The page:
Children, Science, and Conceptual Challenges

In theory, the idea that we do not ‘assume’ until we have all required information appears a relatively straight-forward concept; however, as the video and articles this week have shown, in reality this concept is far from straight-forward.  What struck me most in this week’s materials was the point that if students do not share their misconceptions with us, we may never realize they have misconceptions, and as was clearly shown in “A Private Universe” (1987), students may go through their entire educational careers without realizing, understanding, or correcting the misconceptions they have held since childhood.  As Heather’s teacher, Marlene LaBossiere, points out, “You just assume that they know certain things…I just assumed that they had the basic ideas, and they don’t” (“A Private Universe”, 1987, time stamp: 8:55).  Driver, Guesne and Tiberghien (1985) draw attention to the fact that children approach science with ideas and interpretations despite not having received instruction.  Similarly, Henriques (2000) states that “…students enter the classroom with their own understandings of the world…often at odds with the scientifically accepted view of the world” (p. 1).  In addition to these points, once we receive instruction, we all assimilate information differently depending on our prior knowledge and experiences (Driver, Guesne, & Tiberghien, 1985).

Many difficulties related to misconceptions arise for educators, among them: how do we identify students’ misconceptions (especially when each child has their own “private” misconceptions) and where have students’ misconceptions originated from?  Misconceptions can originate from textbooks, classroom experiences, and personal experiences (A Private Universe, 1987), as well as physical activities, communications with others, and through media sources (Driver, Guesne, & Tiberghien, 1985, p. 2).  In addition to these, in her paper, “Children’s misconceptions about weather: A review of the literature” Laura Henriques (2000) discusses the fact that “students tend to develop their own models to explain phase changes” (p.4) which coincides with Heather’s explanation strategies in “A Private Universe” (1987) as she attempted to explain her thinking through drawings and manipulatives.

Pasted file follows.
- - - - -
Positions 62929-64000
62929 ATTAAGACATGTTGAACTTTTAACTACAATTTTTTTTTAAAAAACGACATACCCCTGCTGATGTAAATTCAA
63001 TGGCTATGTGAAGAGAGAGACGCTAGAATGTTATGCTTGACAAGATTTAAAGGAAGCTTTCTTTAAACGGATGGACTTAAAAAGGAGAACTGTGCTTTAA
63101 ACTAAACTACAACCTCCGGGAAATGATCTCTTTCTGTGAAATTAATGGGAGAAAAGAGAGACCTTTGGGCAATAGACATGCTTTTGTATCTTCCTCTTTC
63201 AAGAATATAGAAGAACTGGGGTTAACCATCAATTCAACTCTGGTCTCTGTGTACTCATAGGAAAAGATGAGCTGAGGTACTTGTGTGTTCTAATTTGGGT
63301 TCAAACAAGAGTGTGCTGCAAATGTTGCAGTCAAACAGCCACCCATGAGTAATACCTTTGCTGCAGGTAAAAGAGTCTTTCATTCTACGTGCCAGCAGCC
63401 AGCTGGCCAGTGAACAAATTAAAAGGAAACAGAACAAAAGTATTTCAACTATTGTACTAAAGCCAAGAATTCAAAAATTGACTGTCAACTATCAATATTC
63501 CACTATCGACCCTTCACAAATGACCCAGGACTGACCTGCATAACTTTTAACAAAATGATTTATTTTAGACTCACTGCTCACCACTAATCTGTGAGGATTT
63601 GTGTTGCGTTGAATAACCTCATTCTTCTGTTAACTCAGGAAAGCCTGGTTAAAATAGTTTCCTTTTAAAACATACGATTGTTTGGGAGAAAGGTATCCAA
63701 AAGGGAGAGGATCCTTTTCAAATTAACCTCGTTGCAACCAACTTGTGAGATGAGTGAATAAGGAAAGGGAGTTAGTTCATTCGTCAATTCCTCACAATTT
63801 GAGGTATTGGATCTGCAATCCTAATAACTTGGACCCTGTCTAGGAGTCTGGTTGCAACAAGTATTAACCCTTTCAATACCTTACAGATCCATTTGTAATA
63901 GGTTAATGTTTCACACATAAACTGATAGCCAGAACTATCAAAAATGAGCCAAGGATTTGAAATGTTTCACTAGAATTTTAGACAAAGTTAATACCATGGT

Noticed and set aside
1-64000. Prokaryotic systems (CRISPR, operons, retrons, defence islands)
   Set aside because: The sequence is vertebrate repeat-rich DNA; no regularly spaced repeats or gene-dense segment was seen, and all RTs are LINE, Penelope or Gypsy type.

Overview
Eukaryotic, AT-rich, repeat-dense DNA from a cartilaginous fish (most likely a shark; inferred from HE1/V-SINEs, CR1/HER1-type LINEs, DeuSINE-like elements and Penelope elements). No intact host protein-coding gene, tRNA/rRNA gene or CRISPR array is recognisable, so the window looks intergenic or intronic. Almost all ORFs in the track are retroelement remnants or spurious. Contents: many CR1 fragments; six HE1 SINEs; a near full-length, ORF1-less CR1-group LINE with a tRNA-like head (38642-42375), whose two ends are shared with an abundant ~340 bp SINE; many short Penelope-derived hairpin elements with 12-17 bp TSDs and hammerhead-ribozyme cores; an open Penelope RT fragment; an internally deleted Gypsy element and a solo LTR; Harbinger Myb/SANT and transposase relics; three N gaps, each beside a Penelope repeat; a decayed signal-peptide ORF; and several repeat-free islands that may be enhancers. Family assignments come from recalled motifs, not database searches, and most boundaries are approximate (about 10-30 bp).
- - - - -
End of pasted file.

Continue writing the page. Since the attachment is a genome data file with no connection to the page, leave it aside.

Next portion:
The misconception I examined more closed was related to phase changes of water and the variety of misconceptions students have around changes in state.  For example, rather than understanding how condensation is formed on a container, children may believe the water has “seeped through” or “sweated through” the container; that “coldness comes through the container and produces water”; or that “condensation is when air turns into a liquid” (Henriques, 2000, p.5).  Henriques suggests that these misconceptions may be based in the following: “language used is confusing – we talk about glasses “sweating” and humans sweat liquids from the inside.  It is difficult for students to think about invisible water in the air which condenses onto a surface” (p. 5-6).

Today, there are a variety of sources available to help educators dispel misconceptions about topics in science.  Digital technology allows for more interactive, engaging and motivating learning experiences in today’s classrooms.  Tools such as interactive websites or SMART technologies (i.e., SMARTboards, tablets, iPads, etc.) have the potential to add to interactive experiences for students, potentially helping to correct misconceptions through this interactive approach.  I remember being in a SET-BC sponsored workshop about eight years ago where we were shown a virtual lab on how to dissect a frog.  I found the virtual lab so interesting, and the experience made enough of an impact on me that I remember it above anything else we were shown that day.  I do not recall the exact site, but I did check online and found that McGraw Hill Higher Education does have a Virtual Lab site that has a “Virtual Frog Dissection” just to show an example (  In today’s classrooms, in addition to more traditional printed materials, we are privileged to have access to videos, interactive games, simulations and virtual labs which have the potential to increase student understanding on a more basic level, as well as foster a deeper understanding for students who are willing to accept the challenge.

*On a side note, I found Laura Henriques’s paper provided a number of interesting misconceptions students had regarding various aspects of science/earth science (if you are interested in viewing it, here is the link:

Driver, R., Guesne, E., & Tiberghien, A.  (1985).  Children’s ideas and the learning of science.  Children’s Ideas in Science (pp. 1-9).  Milton Keynes [Buckinghamshire]; Philadelphia: Open University Press.